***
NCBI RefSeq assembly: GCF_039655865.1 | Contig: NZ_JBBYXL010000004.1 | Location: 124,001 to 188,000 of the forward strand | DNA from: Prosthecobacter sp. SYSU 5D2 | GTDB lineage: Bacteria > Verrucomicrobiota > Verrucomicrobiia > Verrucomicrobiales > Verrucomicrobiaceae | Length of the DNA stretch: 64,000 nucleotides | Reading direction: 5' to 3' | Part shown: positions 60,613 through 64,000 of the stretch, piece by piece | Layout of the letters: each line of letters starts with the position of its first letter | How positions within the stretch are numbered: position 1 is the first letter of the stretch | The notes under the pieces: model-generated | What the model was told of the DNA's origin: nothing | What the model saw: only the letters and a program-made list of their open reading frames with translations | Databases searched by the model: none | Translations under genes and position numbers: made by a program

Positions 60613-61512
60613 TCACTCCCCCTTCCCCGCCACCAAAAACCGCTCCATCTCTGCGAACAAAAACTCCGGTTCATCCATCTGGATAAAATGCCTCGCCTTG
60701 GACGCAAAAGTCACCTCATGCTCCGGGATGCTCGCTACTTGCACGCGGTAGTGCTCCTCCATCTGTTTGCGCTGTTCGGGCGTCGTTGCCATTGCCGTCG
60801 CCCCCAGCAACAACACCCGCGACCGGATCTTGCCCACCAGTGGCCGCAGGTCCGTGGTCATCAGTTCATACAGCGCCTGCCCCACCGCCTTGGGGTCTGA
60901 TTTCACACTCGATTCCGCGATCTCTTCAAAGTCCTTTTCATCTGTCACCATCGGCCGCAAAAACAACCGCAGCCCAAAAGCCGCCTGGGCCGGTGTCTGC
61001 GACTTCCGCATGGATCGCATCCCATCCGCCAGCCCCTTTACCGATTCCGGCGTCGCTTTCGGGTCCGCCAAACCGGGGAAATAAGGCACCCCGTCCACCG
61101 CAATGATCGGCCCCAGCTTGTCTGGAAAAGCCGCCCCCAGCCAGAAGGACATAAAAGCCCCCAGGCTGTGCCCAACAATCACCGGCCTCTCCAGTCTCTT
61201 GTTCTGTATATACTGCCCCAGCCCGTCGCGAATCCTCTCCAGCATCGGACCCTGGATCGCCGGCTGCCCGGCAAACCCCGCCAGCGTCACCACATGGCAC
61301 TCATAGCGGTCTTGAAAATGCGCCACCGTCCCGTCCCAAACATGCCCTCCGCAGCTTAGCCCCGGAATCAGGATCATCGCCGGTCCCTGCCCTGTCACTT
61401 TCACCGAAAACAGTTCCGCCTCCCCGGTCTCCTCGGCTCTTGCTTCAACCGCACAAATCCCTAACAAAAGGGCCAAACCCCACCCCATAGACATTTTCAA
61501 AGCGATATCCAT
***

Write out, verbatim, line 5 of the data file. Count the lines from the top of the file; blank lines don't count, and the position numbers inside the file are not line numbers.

60801 CCCCCAGCAACAACACCCGCGACCGGATCTTGCCCACCAGTGGCCGCAGGTCCGTGGTCATCAGTTCATACAGCGCCTGCCCCACCGCCTTGGGGTCTGA